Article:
Thomas Gledstanes and his wife Bessie Cunninghame bought this property on December 20, 1617. They extended it 23ft out into the street, creating the present arcade, the sole survivor of this 17th-century practice in Edinburgh. Gledstanes was a merchant who traded in a variety of products including 'plumbdanes', which were prunes. The property now belongs to the National Trust of Scotland who decided in 1978 to restore the building, recreating its 17th-century atmosphere. Move uphill until you reach the Castle Esplanade.
The Castle Esplanade, which was widened in 1816, was used as a parade ground for the soldiers garrisoned in the Castle. Before this, the area was covered by grassy slopes and was often used as an execution site. It was also a popular spot for young courting couples, although probably not on hanging days! Now move downhill on the opposite side of the street, and stop at the front of the large church on the right.
Completed in 1844 and designed by James Gillespie Graham and Augustus Pugin, the Tolbooth Church has an impressive octagonal gothic spire which is 73m high and Edinburgh's tallest. This building is now the home of the Edinburgh International Festival. Cross carefully and continue straight on looking for Brodie's Close on the right.
The famous Deacon Brodie had a family home in Brodie's Close. He is said to have been the inspiration for Robert Louis Stevenson's, 'Dr Jekyll and Mr Hyde'. By day Deacon Brodie was highly respected, even on the Town Council, but at night he turned burglar and thief to feed his gambling habit and maintain a wild night life. When he was caught it caused a great scandal, and his daytime respectability could not save him. He was hanged on October 1, 1788. Now cross the next road and the church in the open area in front of you is St Giles.
There has been some sort of church on the site of St Giles Cathedral since AD 854. The oldest part of the present building is the central pillars which date back to 1120. The distinctive crown spire of 1495 is one of Edinburgh's best-known landmarks and was once used as a prison. This was not popular with the parishioners because the prisoners in the tower seemed to derive great satisfaction from dropping pebbles on the church congregations below. It is also important to note that the Edinburgh Tollbooth, or prison, used to stand beside the church. It was demolished in 1817 but the centre of the building is still marked by the heart shape in the pavement just beside the road. Walk down to the small octagonal tower behind St Giles.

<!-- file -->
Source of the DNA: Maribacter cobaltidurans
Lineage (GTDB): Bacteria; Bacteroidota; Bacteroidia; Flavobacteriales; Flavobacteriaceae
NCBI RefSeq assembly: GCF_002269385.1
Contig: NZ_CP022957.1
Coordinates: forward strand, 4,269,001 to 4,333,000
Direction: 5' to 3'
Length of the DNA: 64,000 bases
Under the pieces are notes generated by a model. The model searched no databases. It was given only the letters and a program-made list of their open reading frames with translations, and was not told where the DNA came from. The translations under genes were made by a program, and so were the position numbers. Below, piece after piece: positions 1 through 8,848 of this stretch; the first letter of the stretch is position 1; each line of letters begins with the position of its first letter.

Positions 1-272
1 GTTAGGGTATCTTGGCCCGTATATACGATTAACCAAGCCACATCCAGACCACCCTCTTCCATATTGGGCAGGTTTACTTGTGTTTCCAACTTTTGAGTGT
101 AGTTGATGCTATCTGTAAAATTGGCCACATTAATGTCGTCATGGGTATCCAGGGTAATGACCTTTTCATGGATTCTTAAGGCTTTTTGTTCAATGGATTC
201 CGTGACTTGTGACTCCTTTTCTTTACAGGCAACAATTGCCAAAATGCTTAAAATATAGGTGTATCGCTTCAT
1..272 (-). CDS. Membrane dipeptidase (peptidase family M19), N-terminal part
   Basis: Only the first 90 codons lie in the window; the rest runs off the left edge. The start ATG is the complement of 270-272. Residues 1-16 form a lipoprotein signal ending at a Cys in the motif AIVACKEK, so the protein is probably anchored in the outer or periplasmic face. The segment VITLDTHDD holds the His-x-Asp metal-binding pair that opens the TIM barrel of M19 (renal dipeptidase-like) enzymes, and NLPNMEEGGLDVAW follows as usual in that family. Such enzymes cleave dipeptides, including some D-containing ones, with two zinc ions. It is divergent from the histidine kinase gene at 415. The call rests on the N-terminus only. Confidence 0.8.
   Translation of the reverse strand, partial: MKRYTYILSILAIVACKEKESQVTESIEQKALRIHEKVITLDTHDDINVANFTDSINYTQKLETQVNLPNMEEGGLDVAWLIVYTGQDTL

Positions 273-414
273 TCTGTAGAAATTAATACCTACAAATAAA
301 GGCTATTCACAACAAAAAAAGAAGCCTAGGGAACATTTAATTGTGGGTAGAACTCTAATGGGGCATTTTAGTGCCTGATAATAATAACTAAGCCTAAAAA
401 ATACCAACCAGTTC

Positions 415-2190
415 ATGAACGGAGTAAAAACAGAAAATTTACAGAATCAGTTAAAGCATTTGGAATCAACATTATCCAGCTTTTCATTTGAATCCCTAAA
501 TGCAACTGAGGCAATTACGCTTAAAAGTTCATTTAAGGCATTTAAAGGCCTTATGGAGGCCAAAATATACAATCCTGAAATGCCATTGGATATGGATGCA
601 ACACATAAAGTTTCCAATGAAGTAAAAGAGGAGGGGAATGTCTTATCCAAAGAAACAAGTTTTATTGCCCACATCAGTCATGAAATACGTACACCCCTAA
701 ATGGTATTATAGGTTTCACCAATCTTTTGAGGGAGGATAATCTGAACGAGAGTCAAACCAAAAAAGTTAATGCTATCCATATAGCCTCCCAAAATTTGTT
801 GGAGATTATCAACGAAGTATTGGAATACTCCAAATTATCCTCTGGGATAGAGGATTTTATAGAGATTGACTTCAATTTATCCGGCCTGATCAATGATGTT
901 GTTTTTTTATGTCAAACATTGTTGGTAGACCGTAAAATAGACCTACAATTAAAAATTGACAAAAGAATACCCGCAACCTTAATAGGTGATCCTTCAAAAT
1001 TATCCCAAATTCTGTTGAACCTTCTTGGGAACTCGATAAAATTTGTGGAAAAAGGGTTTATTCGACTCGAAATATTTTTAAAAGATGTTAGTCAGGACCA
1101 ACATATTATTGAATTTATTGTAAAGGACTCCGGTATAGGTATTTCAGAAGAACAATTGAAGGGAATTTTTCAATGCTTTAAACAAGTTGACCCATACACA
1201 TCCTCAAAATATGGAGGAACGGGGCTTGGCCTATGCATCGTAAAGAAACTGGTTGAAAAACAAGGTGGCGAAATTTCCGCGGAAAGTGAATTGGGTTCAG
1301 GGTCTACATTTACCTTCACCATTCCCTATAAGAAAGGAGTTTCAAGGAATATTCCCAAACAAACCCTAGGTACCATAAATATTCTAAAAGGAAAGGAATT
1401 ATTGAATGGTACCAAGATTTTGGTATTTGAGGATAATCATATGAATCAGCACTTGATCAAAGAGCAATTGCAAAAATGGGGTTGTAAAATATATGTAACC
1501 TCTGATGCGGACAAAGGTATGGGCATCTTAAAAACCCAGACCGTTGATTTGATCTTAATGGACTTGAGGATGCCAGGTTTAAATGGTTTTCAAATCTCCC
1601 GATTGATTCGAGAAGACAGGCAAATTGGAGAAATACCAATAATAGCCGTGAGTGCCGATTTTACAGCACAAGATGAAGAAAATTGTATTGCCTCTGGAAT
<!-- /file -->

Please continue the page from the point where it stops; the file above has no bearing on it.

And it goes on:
The mercat or market cross was the focal point of life in Old Town of Edinburgh. It was here that public announcements and Royal Proclamations were made. The 'Croce' is first mentioned in a charter of 1365 and used to stand in the middle of the street. The present Cross has parts of the original but was extensively rebuilt in 1885. Walk downhill to the next church on the right
Founded in 1633, the Tron Kirk church is named after the 'tron', or public weigh-beam, which was situated nearby. It is no longer in use. When it was excavated a late 16th-century close was found, called Marlin's Wynd. It lies deep in the foundations of the building. Each year the Tron is the focal point for thousands of Edinburgh people who gather to celebrate 'Hogmanay' or New Year. No doubt they are all joyous at the thought of spending another year in this wonderful city. Cross the road and the Radisson SAS Hotel is ahead of you on the right.
Reproduced by kind permission of Scottish Tours, www.scottishtours.co.uk